The objective with this project is to provide design tools and algorithms for model management in robust, adaptive and autonomous engineering systems. The increasing demands on reliable models for systems of ever greater complexity have pointed to several insufficiencies in today’s techniques for data-driven model construction. The proposal addresses key areas where new ideas are required. Modeling is a central issue in many scientific fields. System Identification is the term used in the Automatic Control Community for the area of building mathematical models of dynamical systems from observed input and output signals. Several other research communities work with the same problem under different names, such as (data-driven) learning. We have identified five specific themes where progress is both acutely needed and feasible:
Encounters with Convex Programming Techniques: How to capitalize on the remarkable recent progress in convex and semidefinite programming to obtain efficient, robust and reliable algorithmic solutions.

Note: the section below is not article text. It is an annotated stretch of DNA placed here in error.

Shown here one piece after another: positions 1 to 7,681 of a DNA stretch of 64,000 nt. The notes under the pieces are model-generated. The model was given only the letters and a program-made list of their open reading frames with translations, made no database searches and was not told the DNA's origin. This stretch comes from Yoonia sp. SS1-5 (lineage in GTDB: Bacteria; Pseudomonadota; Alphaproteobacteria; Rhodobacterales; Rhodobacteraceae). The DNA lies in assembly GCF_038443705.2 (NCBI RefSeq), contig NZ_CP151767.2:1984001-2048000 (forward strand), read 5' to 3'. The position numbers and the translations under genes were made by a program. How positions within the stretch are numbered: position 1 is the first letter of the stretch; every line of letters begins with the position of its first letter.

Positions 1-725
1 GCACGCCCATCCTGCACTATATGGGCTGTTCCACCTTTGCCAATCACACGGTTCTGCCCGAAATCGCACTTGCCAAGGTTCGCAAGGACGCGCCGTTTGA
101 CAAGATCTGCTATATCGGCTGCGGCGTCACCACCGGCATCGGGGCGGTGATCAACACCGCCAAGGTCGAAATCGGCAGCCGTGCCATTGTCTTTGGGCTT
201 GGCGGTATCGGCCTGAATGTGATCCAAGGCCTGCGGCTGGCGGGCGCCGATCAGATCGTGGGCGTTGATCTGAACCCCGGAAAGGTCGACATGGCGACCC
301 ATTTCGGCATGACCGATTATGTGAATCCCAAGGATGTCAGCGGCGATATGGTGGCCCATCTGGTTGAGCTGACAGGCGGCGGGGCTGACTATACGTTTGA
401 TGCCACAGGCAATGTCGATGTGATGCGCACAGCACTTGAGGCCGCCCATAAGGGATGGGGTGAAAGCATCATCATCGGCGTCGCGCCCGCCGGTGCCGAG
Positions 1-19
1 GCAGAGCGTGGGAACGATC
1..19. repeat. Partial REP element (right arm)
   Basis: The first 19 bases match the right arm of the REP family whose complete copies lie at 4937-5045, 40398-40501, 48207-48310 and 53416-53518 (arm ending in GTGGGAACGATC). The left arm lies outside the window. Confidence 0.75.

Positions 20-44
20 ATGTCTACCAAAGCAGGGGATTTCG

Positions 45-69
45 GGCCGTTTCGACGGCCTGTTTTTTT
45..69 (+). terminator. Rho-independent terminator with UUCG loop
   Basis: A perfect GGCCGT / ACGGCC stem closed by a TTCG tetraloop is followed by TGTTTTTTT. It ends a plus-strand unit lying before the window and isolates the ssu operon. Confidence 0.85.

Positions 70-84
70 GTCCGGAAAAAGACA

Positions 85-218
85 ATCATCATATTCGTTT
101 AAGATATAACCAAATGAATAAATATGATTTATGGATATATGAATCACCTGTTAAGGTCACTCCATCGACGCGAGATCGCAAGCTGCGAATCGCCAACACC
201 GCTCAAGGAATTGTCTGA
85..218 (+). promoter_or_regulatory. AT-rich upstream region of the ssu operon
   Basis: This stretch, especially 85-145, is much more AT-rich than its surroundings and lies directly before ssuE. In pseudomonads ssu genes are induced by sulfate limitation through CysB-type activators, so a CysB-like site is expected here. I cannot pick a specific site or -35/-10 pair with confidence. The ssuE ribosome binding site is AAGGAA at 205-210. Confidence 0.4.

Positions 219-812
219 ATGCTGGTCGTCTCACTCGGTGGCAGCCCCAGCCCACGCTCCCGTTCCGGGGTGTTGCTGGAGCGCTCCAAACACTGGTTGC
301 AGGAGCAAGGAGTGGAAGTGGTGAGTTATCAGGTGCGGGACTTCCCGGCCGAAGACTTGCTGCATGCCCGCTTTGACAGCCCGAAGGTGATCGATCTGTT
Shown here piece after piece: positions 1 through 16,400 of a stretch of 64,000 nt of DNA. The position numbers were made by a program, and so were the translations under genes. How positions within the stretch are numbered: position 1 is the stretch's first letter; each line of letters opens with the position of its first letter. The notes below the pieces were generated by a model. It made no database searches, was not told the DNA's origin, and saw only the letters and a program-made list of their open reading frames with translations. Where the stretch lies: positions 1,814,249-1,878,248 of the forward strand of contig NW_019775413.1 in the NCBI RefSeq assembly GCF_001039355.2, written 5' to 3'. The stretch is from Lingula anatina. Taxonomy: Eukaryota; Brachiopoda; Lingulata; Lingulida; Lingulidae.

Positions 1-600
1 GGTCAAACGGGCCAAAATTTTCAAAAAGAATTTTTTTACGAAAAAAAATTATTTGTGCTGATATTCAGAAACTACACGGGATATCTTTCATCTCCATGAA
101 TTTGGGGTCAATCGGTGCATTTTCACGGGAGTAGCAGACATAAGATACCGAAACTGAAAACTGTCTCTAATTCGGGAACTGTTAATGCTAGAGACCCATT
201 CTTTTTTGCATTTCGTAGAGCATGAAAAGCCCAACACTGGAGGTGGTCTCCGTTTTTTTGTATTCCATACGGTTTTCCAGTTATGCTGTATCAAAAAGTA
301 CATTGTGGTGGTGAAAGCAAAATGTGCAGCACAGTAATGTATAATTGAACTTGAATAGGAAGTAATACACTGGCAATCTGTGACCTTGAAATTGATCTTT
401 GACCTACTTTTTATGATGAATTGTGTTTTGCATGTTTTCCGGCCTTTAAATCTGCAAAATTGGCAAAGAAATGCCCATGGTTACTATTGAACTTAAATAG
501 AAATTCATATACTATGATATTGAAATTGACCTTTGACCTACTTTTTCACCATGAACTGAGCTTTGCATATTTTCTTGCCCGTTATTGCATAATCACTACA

Fundamental Limitations: To develop and elucidate what are the limits of model accuracy, regardless of the modeling method. This can be seen as a theory rooted in the Cramer-Rao inequality in the spirit of invariance results and lower bounds characterizing, e.g., Information Theory.
Experiment Design and Reinforcement Techniques: Study how well tailored and “cheap” experiments can extract essential information about applications-relevant system properties. Also study how such methods may relate to general reinforcement techniques.
Potentials of Non-parametric Models: How to incorporate and adjust techniques from adjacent research communities, e.g. concerning manifold learning and Gaussian process regression in machine learning.
Managing Structural Constraints: To develop structure preserving identification methods for networked and decentralized systems.
This is a collaborative project involving the Division of Decision and Control Systems, School of Electrical Engineering and Computer Science, KTH and the Division of Automatic Control, Department of Electrical Engineering at Linköping University.
Division of Decision and Control Systems KTH
Division of Automatic Control, Linköping University
Project funding and duration
This is project is funded by an ERC Advanced Grant with duration 2011-2015.